Hope and Change

No, I’m not going to talk about politics as this may infer. But I am hopeful that the worst is behind us and that positive change is coming, if not here already. The construction industry has been hit particularly hard in this last recession, and there are fewer of us that have survived to benefit as we move forward. We need to keep this in mind so we don’t give away our talents, but instead ask for the appropriate compensation for the value we bring. The volume of the big box stores has decreased from the good old days and hopefully the crazy pricing that came with it can go away as well.

While I have not taken part in the J.C. Penney retrofits with polishable overlays taking place across the country, I am hopeful this will be a good thing for our industry. From the people I have spoken with and what I am reading on various blogs, it sounds to be “so far so good.” I have also seen some very impressive pictures of the work that has been completed to date. I am hopeful this will continue. These polishable overlays have a tremendous future for all of us (I will be elaborating on this in subsequent columns). We simply have to avoid screwing it up; which brings me to another topic.

I hope to not have any more clients ask me for a “Walmart floor”! I just cringe when I hear someone recite an abbreviated spec for this floor, which isn’t mechanically polished. I realize Walmart worked diligently to create what they have, and when done correctly from mix design to place and finish to cure, they look great. The fact they are done so inexpensively is simply foolish. Hopefully this will change now that some have left the party, and our future clients will stop confusing this with a true polished floor.

Where we have seen a real breakdown for this “Walmart floor” is in the finishing and curing of the concrete when completed in something other than a Walmart. My crew and I just returned from correcting a floor in a new high school that was completed last year that fell way short of the criteria. Due to inconsistent finishing of the surface and a weak paste that had to be removed in several areas, we were forced to use traditional diamond tools to correct the situation and satisfy the school board. The principal of the school summarized it best one day when he stated, “So you are basically polishing a turd.” In the end, we were able to change his outlook for the better, and with real diamond tools being used, it does look good.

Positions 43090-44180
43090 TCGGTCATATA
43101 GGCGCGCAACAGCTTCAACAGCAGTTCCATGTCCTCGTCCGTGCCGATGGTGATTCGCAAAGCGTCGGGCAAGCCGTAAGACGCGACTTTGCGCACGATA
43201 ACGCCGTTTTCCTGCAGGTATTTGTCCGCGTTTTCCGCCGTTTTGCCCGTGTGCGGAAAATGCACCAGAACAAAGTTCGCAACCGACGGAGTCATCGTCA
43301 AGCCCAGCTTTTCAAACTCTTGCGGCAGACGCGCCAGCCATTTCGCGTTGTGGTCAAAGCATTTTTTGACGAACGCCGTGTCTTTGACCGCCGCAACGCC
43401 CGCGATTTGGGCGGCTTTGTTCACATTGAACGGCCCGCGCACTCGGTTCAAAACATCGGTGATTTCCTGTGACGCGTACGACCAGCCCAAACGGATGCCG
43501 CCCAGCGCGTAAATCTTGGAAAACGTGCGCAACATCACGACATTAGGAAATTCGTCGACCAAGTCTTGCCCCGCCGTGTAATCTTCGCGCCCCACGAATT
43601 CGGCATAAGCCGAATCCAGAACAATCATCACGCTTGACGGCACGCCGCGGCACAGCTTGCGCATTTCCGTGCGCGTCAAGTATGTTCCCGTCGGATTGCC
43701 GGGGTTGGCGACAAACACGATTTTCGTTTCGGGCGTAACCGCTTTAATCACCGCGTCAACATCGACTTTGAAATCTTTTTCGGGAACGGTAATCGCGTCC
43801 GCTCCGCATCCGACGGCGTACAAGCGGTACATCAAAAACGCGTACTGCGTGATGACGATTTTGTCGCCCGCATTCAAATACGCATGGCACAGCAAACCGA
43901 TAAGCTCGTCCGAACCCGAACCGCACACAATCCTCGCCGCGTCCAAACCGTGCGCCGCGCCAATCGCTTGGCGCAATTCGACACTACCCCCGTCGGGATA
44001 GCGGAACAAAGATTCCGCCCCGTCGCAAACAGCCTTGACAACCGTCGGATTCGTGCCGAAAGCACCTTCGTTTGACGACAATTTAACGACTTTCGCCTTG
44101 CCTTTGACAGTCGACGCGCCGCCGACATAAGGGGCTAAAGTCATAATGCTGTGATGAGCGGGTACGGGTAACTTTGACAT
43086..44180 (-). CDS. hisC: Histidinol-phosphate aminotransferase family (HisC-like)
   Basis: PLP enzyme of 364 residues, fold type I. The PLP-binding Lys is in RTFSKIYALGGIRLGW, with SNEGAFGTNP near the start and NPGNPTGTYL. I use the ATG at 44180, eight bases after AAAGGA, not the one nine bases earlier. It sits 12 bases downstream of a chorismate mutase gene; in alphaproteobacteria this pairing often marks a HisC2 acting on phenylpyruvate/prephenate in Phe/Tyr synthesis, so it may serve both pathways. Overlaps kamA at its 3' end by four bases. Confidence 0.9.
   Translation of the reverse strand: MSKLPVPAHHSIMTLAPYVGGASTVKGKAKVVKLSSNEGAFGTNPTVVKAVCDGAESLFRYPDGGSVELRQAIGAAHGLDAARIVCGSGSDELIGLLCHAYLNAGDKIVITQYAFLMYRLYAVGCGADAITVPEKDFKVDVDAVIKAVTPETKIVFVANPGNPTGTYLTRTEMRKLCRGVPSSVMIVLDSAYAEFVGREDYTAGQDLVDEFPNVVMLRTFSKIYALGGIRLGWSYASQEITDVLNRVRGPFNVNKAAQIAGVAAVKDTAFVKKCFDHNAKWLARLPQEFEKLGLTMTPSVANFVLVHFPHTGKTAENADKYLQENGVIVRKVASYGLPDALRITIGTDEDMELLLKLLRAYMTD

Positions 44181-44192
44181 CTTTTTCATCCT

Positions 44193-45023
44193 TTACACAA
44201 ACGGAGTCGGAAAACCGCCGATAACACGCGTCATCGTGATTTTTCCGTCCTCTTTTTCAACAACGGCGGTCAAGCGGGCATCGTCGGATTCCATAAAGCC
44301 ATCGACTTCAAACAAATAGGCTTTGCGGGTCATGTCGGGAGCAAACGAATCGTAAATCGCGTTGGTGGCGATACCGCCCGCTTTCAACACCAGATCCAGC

We were also recently involved with a beautiful vacation home on a lake with a similar story. A great deal of time and thought went into a floor the GC thought he could finish for a buck and a half a foot, and I was left one magic wand short of obtaining full owner satisfaction with the hand we were dealt. The field of the floor was for the most part finished nicely, but the edges that were finished by hand were very different in color and surface density. To add insult to injury, the floor was properly wet cured with curing blankets, but the floor was not washed when the blankets were removed leaving a hard crust of laitance that had to be removed. Worse yet, the design professionals never managed expectations with the client leading to a wandering path of what the owner thought he had bought; the clients’ expectation level evolved as time went on. On the up side, we have a new client for life, and we will be back to this home for future maintenance and any other improvements that may come about.

We are seeing a great year unfolding with a bright future for more to come. My hope is if we all change for the better, complete better work with greater attention to detail, and avoid selling out, we will all benefit because of the positive mark we leave behind.

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